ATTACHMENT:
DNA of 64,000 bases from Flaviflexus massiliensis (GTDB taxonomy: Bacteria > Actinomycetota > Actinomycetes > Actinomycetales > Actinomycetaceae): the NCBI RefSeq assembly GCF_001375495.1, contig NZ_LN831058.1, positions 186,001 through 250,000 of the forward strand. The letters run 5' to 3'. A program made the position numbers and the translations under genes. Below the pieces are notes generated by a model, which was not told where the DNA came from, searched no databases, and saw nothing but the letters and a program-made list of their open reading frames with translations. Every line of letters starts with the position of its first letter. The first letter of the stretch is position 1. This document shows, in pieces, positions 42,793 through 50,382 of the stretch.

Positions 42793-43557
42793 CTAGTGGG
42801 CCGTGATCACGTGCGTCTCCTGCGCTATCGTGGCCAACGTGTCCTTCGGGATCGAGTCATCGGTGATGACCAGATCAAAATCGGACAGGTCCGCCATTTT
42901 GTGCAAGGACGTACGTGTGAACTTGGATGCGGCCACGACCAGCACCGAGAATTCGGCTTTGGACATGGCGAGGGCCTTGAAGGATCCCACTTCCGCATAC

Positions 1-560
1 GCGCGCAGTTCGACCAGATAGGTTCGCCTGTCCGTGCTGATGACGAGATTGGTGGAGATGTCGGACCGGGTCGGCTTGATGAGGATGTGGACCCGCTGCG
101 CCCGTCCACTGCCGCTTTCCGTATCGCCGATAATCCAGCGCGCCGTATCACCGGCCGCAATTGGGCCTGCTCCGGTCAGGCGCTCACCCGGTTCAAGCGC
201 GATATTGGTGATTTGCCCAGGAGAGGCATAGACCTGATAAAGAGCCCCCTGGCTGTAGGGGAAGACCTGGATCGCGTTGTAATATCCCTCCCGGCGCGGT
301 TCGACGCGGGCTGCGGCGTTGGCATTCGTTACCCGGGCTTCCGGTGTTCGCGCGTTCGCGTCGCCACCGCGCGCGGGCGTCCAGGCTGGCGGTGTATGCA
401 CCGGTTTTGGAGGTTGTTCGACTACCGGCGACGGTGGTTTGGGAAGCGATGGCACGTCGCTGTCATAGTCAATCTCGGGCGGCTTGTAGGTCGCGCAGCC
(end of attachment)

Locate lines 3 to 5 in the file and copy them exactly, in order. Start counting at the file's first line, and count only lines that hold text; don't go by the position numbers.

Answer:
42793 CTAGTGGG
42801 CCGTGATCACGTGCGTCTCCTGCGCTATCGTGGCCAACGTGTCCTTCGGGATCGAGTCATCGGTGATGACCAGATCAAAATCGGACAGGTCCGCCATTTT
42901 GTGCAAGGACGTACGTGTGAACTTGGATGCGGCCACGACCAGCACCGAGAATTCGGCTTTGGACATGGCGAGGGCCTTGAAGGATCCCACTTCCGCATAC